Is it wrong to bring a new life into a world as divided and dangerous as ours? Does religious faith make people naive, or does it offer a necessary balm for the harshness all around us? What does religion mean to an up and coming generation of people who can’t envision a bright future, either with or without the presence of God? Why are people who abhor violence so quick to acquiesce to it, wittingly or not? Why does everyone need to shout in a bid to appear captivating? Why should we focus on saving our societies from perceived moral ills when our environment will likely die before we ever solve our sociological problems? When does sadness become despair, and why do we not allow people to mourn loss on their own terms? Why is it suddenly appropriate to make religion both political and personal? These are just a handful of the questions that Schrader seeks to provoke thought towards, and First Reformed doesn’t just demand full and undivided attention, but it also asks that the moral wrestling match continues long after the abrupt final frames. If we can’t have these discussions rationally and sanely among our peers in the echo chamber of everyday life, Schrader wants us to have a catalyst for a more internalize, and no less contentious conversation.
Visually, Schrader also wants viewers to never escape these questions. Shooting in the now somewhat claustrophobic and outdated Academy ratio, Schrader and cinematographer Alexander Dynan make certain that every shot is perfectly centred. Even if the overall tenor of the dialogues and performances lend themselves to ambiguity, Schrader remains positive that the visuals shouldn’t often hint at a larger world around the characters. It’s Schrader’s most visually polished film as a director, with everything falling into place for a specific, rigidly controlled reason, allowing the material and performances can take up all of the remaining oxygen. Only delving into more ethereal visual territory once, First Reformed subtly conveys the inner turmoil of its main character and his increasingly troublesome soul searching.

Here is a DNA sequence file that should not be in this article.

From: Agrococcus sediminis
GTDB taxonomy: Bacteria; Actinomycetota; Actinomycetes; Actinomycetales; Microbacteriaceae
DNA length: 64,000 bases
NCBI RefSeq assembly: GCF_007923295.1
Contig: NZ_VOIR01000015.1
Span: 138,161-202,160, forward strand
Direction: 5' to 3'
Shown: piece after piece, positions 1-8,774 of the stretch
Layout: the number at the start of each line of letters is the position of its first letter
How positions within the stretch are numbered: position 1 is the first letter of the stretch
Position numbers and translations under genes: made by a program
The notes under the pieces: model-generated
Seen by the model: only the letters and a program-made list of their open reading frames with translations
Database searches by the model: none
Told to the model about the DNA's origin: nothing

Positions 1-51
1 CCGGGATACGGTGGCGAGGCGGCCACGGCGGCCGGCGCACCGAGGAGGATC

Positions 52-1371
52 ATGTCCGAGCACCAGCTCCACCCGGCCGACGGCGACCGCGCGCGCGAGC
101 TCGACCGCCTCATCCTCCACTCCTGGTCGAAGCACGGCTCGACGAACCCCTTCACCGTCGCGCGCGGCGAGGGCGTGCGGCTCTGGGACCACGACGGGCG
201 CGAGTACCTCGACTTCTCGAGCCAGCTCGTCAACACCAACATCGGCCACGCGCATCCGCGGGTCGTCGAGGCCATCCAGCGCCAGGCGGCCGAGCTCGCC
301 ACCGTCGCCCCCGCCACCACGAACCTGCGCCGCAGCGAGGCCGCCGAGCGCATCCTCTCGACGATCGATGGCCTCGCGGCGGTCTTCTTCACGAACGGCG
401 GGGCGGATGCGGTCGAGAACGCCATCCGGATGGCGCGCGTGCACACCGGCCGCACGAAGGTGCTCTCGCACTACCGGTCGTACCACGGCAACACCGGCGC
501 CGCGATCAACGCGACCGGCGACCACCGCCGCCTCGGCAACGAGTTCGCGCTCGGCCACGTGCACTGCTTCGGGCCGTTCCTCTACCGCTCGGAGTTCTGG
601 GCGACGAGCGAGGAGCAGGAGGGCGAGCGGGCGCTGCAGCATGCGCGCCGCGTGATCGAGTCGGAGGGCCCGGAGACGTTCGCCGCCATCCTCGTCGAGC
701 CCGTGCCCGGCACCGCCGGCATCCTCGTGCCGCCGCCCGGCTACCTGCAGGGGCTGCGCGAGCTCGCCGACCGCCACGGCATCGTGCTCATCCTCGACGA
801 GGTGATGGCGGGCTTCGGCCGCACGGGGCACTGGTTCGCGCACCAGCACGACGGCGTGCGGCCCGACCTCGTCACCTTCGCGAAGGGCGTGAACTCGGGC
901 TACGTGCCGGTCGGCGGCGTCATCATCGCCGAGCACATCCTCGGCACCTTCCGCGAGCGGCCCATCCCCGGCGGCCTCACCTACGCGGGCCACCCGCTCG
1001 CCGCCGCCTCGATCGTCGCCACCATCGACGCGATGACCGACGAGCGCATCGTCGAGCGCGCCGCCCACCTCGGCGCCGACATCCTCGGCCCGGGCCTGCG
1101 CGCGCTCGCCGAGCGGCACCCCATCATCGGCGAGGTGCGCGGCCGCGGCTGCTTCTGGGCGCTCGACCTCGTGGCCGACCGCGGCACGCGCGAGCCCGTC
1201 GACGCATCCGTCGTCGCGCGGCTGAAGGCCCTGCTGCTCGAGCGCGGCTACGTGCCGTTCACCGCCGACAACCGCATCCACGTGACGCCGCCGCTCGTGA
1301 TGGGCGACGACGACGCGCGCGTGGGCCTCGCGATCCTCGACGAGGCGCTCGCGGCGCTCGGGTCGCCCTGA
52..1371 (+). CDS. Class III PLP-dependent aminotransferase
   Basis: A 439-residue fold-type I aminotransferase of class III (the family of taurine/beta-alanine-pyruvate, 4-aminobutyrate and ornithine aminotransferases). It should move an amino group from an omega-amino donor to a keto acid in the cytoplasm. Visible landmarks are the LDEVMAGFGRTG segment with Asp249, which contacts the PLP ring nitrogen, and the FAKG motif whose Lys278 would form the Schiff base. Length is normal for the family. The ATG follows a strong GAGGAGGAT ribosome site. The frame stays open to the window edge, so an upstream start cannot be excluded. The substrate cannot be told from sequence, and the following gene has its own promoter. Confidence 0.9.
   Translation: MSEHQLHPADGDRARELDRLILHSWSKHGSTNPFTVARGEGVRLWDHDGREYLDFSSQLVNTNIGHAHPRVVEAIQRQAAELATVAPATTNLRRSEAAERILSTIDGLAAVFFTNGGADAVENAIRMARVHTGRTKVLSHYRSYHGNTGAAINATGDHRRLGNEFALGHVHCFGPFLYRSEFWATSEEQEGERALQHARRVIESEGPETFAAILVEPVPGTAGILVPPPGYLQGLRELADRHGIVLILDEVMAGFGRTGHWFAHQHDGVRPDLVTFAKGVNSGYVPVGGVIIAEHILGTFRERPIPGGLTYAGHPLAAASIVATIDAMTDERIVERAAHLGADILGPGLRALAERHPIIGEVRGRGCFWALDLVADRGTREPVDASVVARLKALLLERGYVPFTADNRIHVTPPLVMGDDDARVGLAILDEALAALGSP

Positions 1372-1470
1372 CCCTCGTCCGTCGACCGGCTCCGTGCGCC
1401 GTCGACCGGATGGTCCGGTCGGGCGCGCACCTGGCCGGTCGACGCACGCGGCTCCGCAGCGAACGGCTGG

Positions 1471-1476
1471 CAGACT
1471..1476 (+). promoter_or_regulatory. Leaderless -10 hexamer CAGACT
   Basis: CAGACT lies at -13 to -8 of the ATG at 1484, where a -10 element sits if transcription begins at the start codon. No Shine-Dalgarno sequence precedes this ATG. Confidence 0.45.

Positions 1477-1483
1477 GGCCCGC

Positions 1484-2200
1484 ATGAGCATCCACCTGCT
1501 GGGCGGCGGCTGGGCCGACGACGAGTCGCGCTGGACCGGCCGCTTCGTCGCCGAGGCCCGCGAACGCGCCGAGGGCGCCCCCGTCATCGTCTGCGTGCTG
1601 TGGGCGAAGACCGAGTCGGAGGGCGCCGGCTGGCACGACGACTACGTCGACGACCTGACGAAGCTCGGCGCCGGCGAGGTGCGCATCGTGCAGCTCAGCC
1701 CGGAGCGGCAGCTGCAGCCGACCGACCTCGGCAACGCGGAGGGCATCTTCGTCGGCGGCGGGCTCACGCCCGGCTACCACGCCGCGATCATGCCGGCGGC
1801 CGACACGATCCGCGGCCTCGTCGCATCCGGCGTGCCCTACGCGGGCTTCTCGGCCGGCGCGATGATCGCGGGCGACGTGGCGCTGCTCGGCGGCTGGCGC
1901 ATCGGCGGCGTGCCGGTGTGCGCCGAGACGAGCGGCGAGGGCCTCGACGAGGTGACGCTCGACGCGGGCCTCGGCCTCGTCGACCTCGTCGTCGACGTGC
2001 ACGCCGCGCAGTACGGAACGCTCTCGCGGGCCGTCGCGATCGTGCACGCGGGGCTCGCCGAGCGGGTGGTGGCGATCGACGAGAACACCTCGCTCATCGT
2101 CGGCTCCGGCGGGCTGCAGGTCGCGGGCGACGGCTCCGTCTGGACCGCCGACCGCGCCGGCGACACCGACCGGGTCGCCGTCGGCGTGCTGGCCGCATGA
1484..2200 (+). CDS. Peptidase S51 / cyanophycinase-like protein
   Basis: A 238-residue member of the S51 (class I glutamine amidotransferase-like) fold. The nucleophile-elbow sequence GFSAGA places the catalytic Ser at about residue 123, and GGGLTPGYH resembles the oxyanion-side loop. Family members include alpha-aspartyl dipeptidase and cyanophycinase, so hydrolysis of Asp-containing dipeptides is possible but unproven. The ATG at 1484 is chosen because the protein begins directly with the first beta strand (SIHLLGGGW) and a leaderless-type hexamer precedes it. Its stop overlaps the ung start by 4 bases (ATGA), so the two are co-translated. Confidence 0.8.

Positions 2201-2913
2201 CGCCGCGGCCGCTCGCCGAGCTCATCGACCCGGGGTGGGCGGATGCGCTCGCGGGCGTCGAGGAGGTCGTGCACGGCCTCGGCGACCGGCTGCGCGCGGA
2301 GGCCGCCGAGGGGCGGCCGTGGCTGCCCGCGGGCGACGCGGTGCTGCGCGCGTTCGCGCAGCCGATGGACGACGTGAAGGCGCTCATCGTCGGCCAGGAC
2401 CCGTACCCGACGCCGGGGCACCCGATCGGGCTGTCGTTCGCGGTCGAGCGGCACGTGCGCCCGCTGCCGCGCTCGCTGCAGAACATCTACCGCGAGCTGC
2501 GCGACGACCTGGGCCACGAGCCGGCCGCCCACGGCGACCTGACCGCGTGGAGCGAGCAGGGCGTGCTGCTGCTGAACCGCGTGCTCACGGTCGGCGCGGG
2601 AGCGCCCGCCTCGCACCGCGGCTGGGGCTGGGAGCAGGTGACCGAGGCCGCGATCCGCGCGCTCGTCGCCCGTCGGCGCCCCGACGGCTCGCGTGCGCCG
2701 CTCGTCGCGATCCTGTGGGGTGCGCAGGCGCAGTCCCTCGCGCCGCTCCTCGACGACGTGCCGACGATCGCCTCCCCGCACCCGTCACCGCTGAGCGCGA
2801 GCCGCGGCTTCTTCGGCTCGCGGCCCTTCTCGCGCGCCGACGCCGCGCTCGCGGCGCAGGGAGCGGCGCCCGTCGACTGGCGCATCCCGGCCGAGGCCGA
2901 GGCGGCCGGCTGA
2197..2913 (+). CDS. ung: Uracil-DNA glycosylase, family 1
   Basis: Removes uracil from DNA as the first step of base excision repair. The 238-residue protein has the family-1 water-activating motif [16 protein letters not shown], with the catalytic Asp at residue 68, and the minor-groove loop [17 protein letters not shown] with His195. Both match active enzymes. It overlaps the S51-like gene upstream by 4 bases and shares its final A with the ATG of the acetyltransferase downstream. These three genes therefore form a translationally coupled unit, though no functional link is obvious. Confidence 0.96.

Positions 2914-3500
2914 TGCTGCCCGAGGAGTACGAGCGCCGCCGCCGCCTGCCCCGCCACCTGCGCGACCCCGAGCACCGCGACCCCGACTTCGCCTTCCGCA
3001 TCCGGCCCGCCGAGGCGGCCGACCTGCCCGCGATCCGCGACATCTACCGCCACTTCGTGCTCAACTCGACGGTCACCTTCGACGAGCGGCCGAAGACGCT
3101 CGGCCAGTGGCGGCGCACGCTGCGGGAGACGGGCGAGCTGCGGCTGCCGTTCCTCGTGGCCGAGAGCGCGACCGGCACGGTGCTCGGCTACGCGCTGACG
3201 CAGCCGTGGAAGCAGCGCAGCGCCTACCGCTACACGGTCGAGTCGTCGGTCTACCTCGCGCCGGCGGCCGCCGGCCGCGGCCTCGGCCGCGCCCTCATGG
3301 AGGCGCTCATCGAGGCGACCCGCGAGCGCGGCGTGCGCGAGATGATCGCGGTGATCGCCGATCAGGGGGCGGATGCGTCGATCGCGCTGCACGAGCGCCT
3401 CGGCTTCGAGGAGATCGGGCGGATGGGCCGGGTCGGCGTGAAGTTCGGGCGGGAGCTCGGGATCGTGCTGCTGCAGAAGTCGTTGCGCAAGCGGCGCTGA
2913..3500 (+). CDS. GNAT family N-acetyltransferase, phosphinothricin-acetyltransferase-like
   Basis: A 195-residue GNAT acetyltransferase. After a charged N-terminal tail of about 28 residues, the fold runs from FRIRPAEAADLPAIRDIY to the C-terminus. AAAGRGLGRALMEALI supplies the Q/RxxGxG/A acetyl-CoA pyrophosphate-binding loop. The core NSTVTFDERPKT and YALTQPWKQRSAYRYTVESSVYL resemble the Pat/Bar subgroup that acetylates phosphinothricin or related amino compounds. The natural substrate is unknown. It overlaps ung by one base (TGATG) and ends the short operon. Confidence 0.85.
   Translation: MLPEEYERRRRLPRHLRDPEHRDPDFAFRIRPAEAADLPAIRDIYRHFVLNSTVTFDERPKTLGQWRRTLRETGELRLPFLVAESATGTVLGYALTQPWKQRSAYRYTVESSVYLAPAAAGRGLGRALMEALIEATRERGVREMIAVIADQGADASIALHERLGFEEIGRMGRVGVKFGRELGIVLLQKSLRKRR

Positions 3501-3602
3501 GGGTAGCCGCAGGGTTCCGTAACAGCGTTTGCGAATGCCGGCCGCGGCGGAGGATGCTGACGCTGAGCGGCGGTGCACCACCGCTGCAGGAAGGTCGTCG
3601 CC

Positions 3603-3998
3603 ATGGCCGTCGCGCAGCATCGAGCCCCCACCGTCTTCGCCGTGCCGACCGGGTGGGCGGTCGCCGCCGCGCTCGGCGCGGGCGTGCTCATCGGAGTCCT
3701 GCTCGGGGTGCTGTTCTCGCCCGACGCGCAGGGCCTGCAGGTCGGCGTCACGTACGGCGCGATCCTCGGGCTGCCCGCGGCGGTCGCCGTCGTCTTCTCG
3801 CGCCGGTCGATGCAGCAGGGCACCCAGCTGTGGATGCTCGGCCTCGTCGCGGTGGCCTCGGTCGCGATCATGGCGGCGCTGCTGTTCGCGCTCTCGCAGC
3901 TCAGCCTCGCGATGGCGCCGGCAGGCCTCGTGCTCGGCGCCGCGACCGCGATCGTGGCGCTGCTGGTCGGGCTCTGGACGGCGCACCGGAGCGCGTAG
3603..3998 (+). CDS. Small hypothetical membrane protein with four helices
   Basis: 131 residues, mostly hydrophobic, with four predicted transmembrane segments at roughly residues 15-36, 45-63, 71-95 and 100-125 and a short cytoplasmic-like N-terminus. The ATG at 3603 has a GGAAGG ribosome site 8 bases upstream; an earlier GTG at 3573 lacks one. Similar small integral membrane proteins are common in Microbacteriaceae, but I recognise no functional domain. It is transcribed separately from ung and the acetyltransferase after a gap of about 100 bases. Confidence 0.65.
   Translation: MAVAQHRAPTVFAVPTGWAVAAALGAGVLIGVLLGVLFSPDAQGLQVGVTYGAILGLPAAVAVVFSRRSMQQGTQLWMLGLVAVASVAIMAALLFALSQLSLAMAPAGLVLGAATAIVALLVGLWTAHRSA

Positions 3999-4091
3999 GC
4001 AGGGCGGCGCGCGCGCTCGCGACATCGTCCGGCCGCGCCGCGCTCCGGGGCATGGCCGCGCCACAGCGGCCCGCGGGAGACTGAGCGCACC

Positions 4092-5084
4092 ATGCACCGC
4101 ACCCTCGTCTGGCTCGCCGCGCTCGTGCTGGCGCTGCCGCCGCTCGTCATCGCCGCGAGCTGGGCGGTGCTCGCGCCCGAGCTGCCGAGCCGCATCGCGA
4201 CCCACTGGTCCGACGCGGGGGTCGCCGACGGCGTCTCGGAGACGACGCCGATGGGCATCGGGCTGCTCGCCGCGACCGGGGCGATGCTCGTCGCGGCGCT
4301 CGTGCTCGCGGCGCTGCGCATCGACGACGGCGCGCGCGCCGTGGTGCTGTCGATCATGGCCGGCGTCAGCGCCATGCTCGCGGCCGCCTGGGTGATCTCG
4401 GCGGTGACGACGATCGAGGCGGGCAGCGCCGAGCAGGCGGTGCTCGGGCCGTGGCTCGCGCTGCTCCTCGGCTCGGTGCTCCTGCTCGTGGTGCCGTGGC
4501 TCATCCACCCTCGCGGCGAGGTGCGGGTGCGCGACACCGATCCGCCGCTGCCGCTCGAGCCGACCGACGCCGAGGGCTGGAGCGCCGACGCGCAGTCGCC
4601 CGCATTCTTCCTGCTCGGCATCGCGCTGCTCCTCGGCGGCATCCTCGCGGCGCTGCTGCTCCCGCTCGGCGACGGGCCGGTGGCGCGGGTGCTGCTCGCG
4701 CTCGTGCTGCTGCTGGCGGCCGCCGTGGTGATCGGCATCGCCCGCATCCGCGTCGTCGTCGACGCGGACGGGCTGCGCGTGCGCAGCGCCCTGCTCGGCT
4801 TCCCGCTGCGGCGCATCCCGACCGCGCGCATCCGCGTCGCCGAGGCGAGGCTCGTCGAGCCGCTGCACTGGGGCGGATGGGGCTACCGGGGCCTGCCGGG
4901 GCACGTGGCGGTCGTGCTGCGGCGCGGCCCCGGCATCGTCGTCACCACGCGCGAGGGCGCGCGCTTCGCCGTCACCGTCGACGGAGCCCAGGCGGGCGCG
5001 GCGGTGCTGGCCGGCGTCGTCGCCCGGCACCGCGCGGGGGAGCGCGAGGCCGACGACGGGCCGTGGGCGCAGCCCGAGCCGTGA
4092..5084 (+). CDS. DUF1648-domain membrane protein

Schrader is aided immeasurably by Hawke in one of those performances that screams “no one else on earth could have done this.” It’s a delicate, incremental work that’s not unlike De Niro’s turn in Taxi Driver, but far more internalized and openly pious. Equally sympathetic and distancing at first before growing more conflicted, Hawke and Schrader brilliantly get to the heart of the pride and selfishness that can fester in the depths of one’s depression, and they do so without judgment, unnecessary explanation, or melodrama. Eschewing tics, tells, and shorthand, Hawke opts for a more primal approach. As dangerous as it becomes, Hawke’s performance has a lived in quality that mirrors Schrader’s vision for the film around this character perfectly. No one would ever want to be Reverend Toller, but through Hawke’s work it’s easy to see how so many people have a personality akin to this character buried deep inside them.
Religion and politics have always been topics close to Schrader’s heart and mind, so in that respect First Reformed isn’t anything all that new for the filmmaker outside of this film’s inciting trigger being ecological in nature. But after a decade of noodling about with minimal success in genre related fields, First Reformed strikes as the first genuine work of uncompromised art from Schrader in a long time, and it feels every bit like a deeply personal work. Like Toller has been building up intolerance towards the world and the God he was called upon to serve, Schrader has clearly bottled up a lot of the feelings contained within First Reformed for a long time. Thankfully, he’s erudite, witty, and soulful enough to convey these feelings in such a sophisticated manner without giving in to solipsism. Schrader has unquestionably thought about First Reformed for a long time, and I hope to look back on it for just as long.
First Reformed opens in Toronto (Cineplex Varsity and VIP) and Vancouver (Fifth Avenue) on Friday, June 1, 2018. It opens in Montreal, Quebec City, Ottawa, Edmonton, and Winnipeg on June 8, in Calgary, Halifax, and Kingston on June 15, in Victoria on June 22, and in Saskatoon and Regina on June 29.
Check out the trailer for First Reformed: